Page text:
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Appeals

Once you have received your notification letter telling you how we have calculated your benefit, you can ask us to take another look at your claim if you disagree with the decision that has been made. You can request:

  • A further explanation of the decision.
  • A review of the decision, stating your grounds.
  • An appeal against the decision, stating your grounds.

Any such request must be made in writing within 1-month from the date of notification. You must also clearly state the date of the decision(s) that you are disputing and sign your letter.

 

 

Under what grounds can I dispute a decision?

The most common grounds tend to be the following:

  • A dispute over the start date of a claim.
  • The Income or capital taken into account within the assessment.
  • A dispute regarding overpaid Housing/Council Tax Benefit.
  • You feel that a mistake has been made within your benefit calculation.
  • A dispute regarding the refusal of a backdating request.

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Are all decisions appealable?

No. In some cases, there is no right of appeal against a Housing/Council Tax Benefit decision that we make, and we will write and let you know whether this is the case. For example, there is no right of appeal to an Independent Tribunal (The Tribunals Service), regarding the Rent Officer's valuation of your accommodation or the Local Housing Allowance rate that has been applied in your benefit assessment.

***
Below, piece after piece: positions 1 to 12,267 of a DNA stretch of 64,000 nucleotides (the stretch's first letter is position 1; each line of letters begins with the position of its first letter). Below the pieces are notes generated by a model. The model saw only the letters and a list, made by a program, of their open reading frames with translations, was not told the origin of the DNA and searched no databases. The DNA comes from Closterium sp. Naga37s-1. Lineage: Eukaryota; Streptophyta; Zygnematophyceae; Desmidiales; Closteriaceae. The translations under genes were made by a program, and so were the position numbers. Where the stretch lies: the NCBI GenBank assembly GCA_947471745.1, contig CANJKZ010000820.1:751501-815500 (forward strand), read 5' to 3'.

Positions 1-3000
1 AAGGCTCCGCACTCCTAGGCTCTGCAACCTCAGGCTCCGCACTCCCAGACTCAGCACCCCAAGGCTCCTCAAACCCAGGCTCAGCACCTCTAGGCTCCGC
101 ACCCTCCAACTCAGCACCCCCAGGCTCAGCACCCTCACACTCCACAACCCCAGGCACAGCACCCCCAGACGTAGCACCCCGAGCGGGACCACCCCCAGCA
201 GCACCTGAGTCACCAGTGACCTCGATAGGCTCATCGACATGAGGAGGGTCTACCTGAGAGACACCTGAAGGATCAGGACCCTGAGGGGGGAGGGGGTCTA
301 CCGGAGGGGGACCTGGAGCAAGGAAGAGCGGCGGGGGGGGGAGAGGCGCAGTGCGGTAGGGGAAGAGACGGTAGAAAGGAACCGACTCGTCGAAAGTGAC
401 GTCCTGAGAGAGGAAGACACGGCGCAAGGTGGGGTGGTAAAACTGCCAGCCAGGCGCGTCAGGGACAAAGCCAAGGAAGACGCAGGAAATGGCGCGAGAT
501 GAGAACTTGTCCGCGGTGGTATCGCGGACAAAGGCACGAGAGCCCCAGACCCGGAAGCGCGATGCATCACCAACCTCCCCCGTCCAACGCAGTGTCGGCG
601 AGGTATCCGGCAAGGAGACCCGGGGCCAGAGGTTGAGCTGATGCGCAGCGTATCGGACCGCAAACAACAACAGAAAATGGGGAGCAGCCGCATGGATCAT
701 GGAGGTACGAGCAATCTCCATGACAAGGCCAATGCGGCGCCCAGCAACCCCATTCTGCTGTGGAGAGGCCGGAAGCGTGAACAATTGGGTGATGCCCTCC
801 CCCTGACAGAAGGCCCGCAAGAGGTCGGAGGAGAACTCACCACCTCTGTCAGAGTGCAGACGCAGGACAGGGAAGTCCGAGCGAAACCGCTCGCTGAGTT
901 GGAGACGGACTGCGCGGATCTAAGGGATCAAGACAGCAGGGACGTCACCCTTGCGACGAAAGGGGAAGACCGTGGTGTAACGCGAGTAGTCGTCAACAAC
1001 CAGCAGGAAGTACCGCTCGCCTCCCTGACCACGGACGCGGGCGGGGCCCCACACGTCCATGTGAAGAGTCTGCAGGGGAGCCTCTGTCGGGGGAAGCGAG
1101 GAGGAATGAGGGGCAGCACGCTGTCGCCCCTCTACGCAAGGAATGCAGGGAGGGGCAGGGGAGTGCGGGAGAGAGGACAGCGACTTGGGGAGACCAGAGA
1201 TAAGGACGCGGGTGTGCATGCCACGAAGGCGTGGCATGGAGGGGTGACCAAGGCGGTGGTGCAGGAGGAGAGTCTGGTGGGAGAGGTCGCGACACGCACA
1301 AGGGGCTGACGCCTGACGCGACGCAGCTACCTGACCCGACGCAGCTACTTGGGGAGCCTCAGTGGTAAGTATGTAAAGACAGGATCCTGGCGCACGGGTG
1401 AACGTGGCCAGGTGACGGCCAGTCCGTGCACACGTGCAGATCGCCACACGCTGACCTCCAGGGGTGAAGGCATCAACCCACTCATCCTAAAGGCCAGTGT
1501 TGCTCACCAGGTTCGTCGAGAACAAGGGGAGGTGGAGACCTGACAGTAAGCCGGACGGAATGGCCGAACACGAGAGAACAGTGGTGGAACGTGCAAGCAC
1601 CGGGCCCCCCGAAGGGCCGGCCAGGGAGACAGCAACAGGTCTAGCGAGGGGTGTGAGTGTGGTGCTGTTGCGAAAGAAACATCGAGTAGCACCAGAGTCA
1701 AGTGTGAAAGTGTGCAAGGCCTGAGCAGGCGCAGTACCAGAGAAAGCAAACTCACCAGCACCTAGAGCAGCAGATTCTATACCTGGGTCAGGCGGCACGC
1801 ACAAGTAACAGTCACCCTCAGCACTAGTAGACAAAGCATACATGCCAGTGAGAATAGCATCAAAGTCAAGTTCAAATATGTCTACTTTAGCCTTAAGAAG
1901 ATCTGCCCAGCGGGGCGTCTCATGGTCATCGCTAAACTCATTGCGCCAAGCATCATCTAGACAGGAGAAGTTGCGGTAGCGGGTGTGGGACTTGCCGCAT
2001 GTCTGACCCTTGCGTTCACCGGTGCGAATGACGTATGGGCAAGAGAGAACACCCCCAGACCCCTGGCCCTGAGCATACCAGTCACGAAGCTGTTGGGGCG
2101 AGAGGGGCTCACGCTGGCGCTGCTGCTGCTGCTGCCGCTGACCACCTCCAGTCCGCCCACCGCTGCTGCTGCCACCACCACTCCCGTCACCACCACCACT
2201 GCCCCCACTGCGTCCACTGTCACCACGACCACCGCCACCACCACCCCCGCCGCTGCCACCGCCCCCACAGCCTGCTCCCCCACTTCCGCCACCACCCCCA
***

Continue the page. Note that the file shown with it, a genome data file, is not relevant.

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How do I appeal?

All requests for either a "further explanation" of the decision, a “review of the decision", or an "appeal against the decision", Must be submitted in writing, within 1 calendar month of the date of the notification letter.

You Must state within your letter:

  • The date of the benefit decision you are disputing
  • The grounds for your appeal, (providing any supporting evidence that you feel is relevant)
  • Sign and date your letter

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Late Appeals

In some cases we may be able to accept a late appeal, where it is being submitted outside of the 1-month dispute period. If you are lodging your written appeal outside this timeframe, you will need to include in your letter the reasons why you were unable to submit it within 1-month of you being notified of the decision. You should also outline the grounds for your appeal.

The absolute time limit in which a late appeal can be considered is 13 months after the date you were notified of the decision.

We will write and let you know if we can accept your appeal, as this will depend on whether or not you have special circumstances for submitting it late. If we are unable to accept it, we will write to you and explain why and also send it to "The Tribunals Service", who will make the final decision as to whether your appeal can be treated as made on time.

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What happens next with my appeal?

Once we receive your letter, this will be passed to our "Appeals Section", and you will be sent an acknowledgement. Our Appeals Section will then send a reply to you, normally within 6 – 8 weeks, outlining the results of the reconsideration. You will be advised whether the original decision has stayed the same or changed, and the reasons behind the decision. If the decision which you disagree with does not carry the right of appeal to an Independent Tribunal you will be notified of this.